FOP: We’re sensing that there are many contemporary artists who are taking up the geologic in their work, not the static stuff of rock kits or charts of epochs and eras, but the geologic as a condition of life. One of the definitions of contemporary art practice is that which is made under the conditions of contemporaniety. We think the geologic is starting to be sensed by human beings, writ large, as reshaping contemporary life in dramatic ways, and having real, material consequence for the life right now (such as volcanoes erupting and unleashing chaos for international travel, the “big one” that’s overdue in California, or Katrina). We see artists as working right at this edge and offering back material responses to the broader public of this sensation. Do you sense this yourself?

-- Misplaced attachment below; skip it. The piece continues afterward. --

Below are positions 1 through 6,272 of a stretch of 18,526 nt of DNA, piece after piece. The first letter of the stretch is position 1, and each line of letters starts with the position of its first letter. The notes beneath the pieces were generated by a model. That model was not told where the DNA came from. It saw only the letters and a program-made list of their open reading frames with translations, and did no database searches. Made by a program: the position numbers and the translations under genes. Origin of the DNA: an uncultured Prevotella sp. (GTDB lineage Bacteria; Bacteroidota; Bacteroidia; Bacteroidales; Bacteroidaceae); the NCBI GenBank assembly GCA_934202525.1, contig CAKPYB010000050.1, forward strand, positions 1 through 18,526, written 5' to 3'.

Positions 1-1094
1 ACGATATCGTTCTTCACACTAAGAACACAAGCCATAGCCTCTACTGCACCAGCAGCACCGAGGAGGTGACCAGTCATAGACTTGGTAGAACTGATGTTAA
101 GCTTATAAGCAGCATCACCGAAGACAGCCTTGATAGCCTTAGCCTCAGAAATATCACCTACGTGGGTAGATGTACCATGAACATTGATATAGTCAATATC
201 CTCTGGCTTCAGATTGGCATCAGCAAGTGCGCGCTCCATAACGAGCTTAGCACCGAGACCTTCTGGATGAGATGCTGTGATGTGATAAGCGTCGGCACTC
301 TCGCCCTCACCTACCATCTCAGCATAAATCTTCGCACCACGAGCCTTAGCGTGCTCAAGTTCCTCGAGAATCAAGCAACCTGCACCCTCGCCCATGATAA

RS: Yes, in a way, it’s back to your first question about the physiological constraints humans have. It’s time we begin to evolve. It is something that we are more aware of and something people are more interested in. With global warming and environmental problems, people are actually starting to look at what would the earth normally be doing over this period of time. The general public is starting to think about this, even though in order to do so, you have to think outside of the everyday, such as the temperature fluctuations in recorded history – we only have 100 years of recorded history- it’s nothing! So, yes, I think artists are at the forefront of this because there is so much room for exploration.